The main reason for choosing to go to do my visa run in Penang had to do with the food. In the past several years, Penang has been getting some serious recognition as having some of the best (tasty, creative, accessible, affordable) food in Asia. With such a mix of cultures and backgrounds – Malay, Chinese, Indian – the food tradition in Penang is rich in flavor and variety.
I was looking forward to eating my way through my stay…but quickly remembered how intimidating it can be to walk up to a food stall where you don’t know what they serve, how to order, or how to eat whatever they put in front of you. I’ve gotten so used to being in one place and familiar with the different dishes available. Here I was out of my comfort zone. Lucky for me Penang’s tourism department offers an incredible food guide and map to Penang. Not only did it list out popular dishes with descriptions, fun facts and photos it then pointed out where you could get each of these foods around the island. Perfect.
So many options!
In the short time I was there I made it a priority to seek out and sample as much as I could – and did a decent job. To be honest though, I wasn’t blown away by anything. Perhaps I didn’t try a certain dish at the best spot in town, perhaps the bright orange and green dishes everything seemed to be served on put me off (no food looks good on neon plates), perhaps it was my overall mood about the trip not going as originally planned, but I was a little…disappointed. It was still fun searching for a certain dish I had read about and sampling something new, but I had been hoping for more. A few of the things I tried:
Chee Cheong Fun – Made out of steamed, wide rice noodles and served with chili paste, shrimp paste, a sweet red sauce and sesame seeds, chee cheong fun seemed like an odd, unfulfilling mix to me.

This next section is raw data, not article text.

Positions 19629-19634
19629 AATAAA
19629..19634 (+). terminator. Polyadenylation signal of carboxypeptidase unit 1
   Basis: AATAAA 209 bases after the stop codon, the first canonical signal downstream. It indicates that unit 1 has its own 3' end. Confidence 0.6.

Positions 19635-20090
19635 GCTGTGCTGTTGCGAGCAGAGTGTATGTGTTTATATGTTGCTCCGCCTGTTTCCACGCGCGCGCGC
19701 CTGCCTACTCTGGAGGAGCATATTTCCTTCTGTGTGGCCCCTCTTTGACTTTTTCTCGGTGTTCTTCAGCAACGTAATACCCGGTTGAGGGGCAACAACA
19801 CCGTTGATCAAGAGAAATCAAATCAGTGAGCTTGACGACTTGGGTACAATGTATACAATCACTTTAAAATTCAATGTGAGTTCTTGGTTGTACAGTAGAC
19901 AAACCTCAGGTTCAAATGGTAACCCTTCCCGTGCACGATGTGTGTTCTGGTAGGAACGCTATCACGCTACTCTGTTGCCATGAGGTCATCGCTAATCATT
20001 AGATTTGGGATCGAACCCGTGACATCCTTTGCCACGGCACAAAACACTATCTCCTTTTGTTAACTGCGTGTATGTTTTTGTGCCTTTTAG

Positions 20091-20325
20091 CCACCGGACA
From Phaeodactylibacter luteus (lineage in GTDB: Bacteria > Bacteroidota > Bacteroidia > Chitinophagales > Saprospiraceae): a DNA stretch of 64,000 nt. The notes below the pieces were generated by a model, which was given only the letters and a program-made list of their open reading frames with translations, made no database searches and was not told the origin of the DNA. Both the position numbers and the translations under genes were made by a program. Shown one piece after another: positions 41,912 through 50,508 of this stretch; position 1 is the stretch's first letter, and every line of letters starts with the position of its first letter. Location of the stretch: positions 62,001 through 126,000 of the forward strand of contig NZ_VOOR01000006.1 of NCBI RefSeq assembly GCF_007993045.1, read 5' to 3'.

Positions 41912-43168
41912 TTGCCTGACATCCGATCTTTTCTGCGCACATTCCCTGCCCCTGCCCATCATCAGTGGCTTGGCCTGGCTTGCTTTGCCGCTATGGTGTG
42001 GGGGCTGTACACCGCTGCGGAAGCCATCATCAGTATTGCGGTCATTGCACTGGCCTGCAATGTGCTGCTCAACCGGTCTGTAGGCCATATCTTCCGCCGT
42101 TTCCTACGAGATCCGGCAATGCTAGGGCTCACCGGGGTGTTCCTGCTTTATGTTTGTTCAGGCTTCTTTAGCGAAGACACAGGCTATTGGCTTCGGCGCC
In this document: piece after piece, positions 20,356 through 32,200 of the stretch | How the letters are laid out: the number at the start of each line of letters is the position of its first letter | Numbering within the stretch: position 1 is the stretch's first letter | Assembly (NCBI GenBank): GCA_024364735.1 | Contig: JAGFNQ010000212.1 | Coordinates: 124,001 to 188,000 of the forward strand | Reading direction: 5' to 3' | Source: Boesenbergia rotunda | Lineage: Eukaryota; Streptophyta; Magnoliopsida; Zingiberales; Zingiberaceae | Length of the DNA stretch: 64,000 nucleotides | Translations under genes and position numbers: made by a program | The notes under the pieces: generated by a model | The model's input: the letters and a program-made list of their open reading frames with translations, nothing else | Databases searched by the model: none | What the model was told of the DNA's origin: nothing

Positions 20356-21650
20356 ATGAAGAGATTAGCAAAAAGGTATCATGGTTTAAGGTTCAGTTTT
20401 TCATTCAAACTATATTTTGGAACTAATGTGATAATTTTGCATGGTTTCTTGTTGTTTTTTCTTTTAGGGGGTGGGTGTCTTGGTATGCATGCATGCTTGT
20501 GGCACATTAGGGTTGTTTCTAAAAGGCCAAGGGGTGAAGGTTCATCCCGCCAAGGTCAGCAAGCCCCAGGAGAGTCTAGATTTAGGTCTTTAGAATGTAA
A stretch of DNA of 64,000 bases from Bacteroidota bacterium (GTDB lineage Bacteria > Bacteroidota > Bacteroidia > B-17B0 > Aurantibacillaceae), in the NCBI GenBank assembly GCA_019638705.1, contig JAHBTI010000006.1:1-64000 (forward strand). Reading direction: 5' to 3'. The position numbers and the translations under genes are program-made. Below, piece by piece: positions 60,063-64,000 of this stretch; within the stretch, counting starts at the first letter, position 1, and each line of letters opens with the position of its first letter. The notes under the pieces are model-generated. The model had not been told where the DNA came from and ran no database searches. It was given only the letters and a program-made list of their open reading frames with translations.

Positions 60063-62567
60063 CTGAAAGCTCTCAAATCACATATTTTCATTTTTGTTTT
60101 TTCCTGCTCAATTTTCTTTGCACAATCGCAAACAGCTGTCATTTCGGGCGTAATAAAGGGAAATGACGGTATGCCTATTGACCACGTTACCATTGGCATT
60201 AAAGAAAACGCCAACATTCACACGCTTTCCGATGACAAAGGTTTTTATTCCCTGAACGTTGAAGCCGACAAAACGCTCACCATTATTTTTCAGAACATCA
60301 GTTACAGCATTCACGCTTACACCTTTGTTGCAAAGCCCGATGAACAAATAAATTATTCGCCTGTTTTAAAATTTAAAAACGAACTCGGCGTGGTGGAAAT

red beans and green cendol noodles
Cendol – Okay, this one I knew I probably wouldn’t like too much but just had to try for the heck of it. There are similar desserts made with different jellies, beans, ice, syrups and coconut milk throughout Thailand and Southeast Asia that I usually stay away from them, so I figured it was time for a taste. Cendol is ice, red bean, green cendol noodles (made from rice flour and pandan), palm sugar syrup and coconut milk. It comes in a bowl on top of shaved ice (like the bottom left dish in my second picture) or mixed all together and drunk through a straw. In case it wasn’t sweet and strange enough, the cup I got also had some sticky rice and black jelly, just for kicks.
Hokkien Mee – There’s a lot going on in hokkien mee. Two types of noodles and about five types of meat are mixed in a thick broth topped with egg, bean sprouts and chili paste. Before I had read about the soup (curry?), I thought I may have just been given a bowl of the odds and ends the food stall had on hand. Pork and prawns? Squid and fish balls? Huh? Also, in the end, it really didn’t have a strong flavor. Hmm.
Rotee Canai – This is one thing that did not disappoint, but who wouldn’t love a light, doughy flat bread cooked in oil? Cooked with or without egg and served with a curry to dip in, I craved this in the mornings with a cup of chai.
Have you been to Penang or Malaysia? What dishes did you like?